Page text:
Recession probability drops in September

The latest release of a new recession probability indicator shows that the September value came in at a relatively low level of 2.94 percent probability of recession. 

By , Guest blogger

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    This graph tracks recession probability in the US since 1968. The August 2012 number has now been revised down from 19.6 percent to 3.8 percent.
    View Caption

Last month I reported on a relatively new recession probability indicator (… the “markov switching” series recently introduced to the Fed FRED/Blytic) that was giving a pretty clear, though preliminary, indication of probable recession.

While I noted that the series was highly revised, I pointed out that even taking into account the revisions, the series was giving a recession signal since using just the "maximum" reported values (values that had been all been revised lower) the reporting 20% probability was very unusual and typically associated to oncoming trouble.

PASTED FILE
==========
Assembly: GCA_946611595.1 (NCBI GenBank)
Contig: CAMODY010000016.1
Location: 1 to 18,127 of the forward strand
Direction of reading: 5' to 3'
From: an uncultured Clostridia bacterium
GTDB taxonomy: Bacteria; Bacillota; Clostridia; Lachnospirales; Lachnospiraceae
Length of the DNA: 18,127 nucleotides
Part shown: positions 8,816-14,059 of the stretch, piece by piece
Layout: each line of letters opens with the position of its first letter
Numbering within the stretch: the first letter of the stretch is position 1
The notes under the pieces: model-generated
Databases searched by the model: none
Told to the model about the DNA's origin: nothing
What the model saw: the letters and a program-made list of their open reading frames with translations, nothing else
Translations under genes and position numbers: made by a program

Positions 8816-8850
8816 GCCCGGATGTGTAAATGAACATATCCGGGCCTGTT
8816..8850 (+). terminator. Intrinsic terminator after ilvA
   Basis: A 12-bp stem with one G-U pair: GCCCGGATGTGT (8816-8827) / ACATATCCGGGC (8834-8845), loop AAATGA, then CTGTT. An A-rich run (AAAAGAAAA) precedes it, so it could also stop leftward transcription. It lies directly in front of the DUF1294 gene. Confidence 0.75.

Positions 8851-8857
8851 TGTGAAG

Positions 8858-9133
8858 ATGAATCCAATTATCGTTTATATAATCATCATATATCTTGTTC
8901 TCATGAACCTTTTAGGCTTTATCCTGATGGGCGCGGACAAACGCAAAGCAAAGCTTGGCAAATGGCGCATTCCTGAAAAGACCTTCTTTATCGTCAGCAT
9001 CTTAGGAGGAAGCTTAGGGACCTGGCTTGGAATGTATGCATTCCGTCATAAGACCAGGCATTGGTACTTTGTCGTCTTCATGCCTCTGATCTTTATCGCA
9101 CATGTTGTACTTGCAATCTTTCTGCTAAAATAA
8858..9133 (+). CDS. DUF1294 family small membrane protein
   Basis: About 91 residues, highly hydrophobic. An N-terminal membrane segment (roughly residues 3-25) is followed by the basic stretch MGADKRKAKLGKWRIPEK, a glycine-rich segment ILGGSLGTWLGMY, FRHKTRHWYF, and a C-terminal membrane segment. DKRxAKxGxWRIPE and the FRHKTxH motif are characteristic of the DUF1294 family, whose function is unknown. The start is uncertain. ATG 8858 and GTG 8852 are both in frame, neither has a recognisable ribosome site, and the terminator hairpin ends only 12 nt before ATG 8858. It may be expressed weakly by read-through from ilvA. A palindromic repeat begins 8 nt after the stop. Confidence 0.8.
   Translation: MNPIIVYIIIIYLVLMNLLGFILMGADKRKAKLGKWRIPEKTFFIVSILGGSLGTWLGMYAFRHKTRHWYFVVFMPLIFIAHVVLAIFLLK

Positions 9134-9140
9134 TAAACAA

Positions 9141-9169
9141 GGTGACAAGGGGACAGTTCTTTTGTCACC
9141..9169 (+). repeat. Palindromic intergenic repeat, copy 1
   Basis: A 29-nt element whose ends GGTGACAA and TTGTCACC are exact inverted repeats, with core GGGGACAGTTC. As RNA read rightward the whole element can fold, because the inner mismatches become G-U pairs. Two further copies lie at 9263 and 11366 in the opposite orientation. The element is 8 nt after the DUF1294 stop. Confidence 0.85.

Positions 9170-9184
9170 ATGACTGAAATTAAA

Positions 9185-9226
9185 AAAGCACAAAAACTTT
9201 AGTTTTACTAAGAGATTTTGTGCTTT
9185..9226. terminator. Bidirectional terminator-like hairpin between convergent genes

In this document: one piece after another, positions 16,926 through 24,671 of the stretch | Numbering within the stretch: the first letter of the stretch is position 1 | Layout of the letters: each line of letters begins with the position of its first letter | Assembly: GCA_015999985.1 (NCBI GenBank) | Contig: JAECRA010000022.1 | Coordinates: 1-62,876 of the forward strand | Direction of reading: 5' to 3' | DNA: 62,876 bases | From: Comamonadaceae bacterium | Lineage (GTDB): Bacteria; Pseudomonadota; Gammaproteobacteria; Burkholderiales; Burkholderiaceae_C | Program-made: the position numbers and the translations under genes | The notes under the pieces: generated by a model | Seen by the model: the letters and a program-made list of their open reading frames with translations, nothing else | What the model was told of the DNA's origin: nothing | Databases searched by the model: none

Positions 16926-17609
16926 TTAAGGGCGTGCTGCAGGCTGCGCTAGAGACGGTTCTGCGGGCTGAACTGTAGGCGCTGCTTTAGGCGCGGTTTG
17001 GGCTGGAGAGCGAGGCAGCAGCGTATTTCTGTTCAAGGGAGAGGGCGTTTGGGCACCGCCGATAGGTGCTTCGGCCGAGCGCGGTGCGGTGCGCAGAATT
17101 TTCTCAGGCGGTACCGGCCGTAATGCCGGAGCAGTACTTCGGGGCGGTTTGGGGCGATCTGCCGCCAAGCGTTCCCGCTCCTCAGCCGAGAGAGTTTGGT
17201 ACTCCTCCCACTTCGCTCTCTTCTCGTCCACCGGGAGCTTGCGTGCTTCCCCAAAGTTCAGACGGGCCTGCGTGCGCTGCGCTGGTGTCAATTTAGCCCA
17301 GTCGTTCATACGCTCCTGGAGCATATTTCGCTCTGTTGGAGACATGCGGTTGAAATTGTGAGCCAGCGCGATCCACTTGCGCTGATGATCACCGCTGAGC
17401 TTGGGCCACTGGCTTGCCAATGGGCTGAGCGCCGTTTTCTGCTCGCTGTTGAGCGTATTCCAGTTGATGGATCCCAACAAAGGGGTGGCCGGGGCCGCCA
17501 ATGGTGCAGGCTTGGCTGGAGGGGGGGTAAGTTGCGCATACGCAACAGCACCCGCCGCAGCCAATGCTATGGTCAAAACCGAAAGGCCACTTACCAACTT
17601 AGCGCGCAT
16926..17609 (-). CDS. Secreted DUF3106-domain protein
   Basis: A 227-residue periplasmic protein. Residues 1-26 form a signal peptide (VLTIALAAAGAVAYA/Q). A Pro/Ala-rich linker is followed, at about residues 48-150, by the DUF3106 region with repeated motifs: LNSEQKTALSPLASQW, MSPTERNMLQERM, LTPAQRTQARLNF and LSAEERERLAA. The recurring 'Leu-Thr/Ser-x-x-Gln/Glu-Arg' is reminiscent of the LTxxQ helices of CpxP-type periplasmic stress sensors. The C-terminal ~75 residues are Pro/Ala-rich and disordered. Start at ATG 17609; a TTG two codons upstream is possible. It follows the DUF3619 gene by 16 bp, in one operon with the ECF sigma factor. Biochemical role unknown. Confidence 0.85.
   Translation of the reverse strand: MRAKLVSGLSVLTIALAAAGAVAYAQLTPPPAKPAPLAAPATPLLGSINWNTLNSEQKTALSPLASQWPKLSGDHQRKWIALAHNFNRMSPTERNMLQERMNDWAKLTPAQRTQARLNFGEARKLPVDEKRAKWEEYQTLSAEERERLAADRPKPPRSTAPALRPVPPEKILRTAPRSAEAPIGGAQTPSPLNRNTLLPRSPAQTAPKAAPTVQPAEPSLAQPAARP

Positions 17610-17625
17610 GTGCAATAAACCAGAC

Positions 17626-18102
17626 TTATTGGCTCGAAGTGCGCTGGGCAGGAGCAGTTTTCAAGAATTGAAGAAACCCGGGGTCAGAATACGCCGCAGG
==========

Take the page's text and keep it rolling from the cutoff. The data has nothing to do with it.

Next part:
In the latest release of the data we find that not only has the September (... there is a lag) value come in at a relatively low level of 2.94% probability of recession, the August number has now been revised down from 19.6% to 3.8%.

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It's important to note though that the point of my prior post was to highlight just the "maximum" reported values and while the latest release revises down the 19.6% and reports an additional low probability for the latest month, it makes no difference... the fact remains that this series has NOT given such a significant over estimate of recession without there being a probable recession ahead.

Now clearly, there could always be a first time... this is just estimated data... but the prior 19.6% reported figure clearly argues for following this series very closely in the coming months.   

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